4. You are so right, Rod. It’s sexism of another sort that men are left out of the pink picture entirely, that campaigns about screening programs never seem to mention that men carry genetic mutations as well and have family histories that make it prudent for them to be screened. Thank you so much for commenting.

  5. Dear Kathi,

    Thank you for writing this! This is so powerfully and beautifully written. Now I know where to send people when they don’t get it, when they think I should lighten up, etc. You have such a strong, powerful, and brilliant voice. I love reading what you write.
    Love and peace,
    Lisa

  6. Thank you, Lisa. What a kind, lovely comment! I do hope it does help people understand. xoxo, Kathi

  7. Amen to all you said, Kathi. We live in a world that demeans and objectifies women. It’s horrendous. And all the “save the ta-tas” games and slogans are a symptom of that objectification. Well-said, and I’m wishing against hope that this crap changes, but it won’t.

  8. It really gets old, Beth. It’s the thing that makes me most sick of Pinktober. *sigh* At least some of us are aware of it. xo

  9. Dead on; well said; wonderfully accurate and detailed. Adding a link to this on my Facebook page, if FB allows. As someone with the most aggressive type of breast cancer there is, in the first 3rd of the most aggressive chemo first-timer regimen there is (but not much chance it will make a huge difference in my likelihood of recurrence), I have also experienced additional aspects of the pink candy-coating: Women are continually reminded by well-meaning people that “attitude is everything” and shut down from sharing any real details or dislikes or scary information about cancer–such as that mammograms can miss a cancer for years. Or that wigs may make others feel better, but many are horribly uncomfortable, expensive, etc. Before they can say a negative word, or even share that they have cancer, they hear chirpy comments from those who have learned it, like, “…and you have such a great, positive attitude!” Once I was explaining to a nurse why my cancer was being treated so aggressively, despite being stage IIa. I was having a transfusion because my anemia from just 1 treatment was so severe. She interrupted me to ask what my blood type is, part of the verification process for making sure you get the right blood. When I answered, “B Positive”, she and her fellow nurse grinned and said, “See there!”. I didn’t bother with the rest of my explanation, and neither noticed, having decided (it seemed) that, whatever I have, my good attitude will see me through. Breast cancer patients, like newborn baby girls, are gifted with pink clothing, candy, ribbons, stuffed animals, lotions, PJs and slippers, flowers, cakes, or a donation to the (deep) PINK POCKETS behind the “awareness” campaigns. What is the similarity with being a newborn and having cancer? Or for that matter, as Rod points out so poignantly, between having cancer and being female, simply because this cancer begins in the breast? I’m going to start a blog that will talk about this, and some other not-so-chirpy aspects of having breast cancer, and it will mention and welcome men. It will also mention your wonderful site.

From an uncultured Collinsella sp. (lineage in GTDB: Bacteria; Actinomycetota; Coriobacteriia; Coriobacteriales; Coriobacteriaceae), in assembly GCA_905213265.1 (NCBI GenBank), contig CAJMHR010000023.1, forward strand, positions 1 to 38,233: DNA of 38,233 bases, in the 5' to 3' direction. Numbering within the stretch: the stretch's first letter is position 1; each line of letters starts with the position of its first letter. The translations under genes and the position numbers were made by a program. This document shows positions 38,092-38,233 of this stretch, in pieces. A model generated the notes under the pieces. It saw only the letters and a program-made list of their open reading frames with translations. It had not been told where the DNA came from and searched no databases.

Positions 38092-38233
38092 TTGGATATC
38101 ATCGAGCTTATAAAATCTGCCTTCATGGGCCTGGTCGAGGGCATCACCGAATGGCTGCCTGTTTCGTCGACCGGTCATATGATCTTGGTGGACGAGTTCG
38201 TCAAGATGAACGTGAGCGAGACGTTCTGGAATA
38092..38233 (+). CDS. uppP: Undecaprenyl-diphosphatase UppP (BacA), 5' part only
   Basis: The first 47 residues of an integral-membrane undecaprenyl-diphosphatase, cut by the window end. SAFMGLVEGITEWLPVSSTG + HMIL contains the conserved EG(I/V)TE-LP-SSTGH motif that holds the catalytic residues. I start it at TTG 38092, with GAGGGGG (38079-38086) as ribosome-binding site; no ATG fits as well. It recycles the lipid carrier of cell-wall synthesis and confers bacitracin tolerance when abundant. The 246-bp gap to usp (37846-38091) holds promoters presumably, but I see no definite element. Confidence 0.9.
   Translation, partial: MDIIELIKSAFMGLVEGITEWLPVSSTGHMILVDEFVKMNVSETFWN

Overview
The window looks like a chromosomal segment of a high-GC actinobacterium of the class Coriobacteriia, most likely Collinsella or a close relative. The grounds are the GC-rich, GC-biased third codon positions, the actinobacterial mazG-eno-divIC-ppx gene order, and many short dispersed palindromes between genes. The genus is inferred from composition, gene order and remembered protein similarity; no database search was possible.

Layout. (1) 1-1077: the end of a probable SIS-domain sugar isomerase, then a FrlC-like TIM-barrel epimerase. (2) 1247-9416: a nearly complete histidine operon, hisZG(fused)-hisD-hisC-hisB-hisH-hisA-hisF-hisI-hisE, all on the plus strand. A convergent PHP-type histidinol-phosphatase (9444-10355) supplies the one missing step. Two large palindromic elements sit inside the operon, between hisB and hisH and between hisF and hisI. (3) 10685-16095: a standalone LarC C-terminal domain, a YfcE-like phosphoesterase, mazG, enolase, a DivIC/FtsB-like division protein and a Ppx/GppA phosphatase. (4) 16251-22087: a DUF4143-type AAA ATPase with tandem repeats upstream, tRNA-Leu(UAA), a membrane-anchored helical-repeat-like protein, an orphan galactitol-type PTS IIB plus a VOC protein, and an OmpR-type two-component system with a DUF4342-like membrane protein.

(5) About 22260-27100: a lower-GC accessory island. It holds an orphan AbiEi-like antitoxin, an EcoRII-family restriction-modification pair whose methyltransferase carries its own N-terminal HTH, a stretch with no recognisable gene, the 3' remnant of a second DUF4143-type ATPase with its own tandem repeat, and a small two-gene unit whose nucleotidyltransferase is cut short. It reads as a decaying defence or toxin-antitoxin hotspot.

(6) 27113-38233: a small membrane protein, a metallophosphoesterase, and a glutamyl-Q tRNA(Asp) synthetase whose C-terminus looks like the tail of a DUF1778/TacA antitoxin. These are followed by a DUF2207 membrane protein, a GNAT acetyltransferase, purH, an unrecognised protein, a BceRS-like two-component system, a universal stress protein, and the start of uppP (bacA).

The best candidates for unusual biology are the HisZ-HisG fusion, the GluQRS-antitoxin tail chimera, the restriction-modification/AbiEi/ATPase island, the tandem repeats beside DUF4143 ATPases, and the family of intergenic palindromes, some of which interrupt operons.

10. Thank you, Sister P. Nice to hear from a kindred spirit.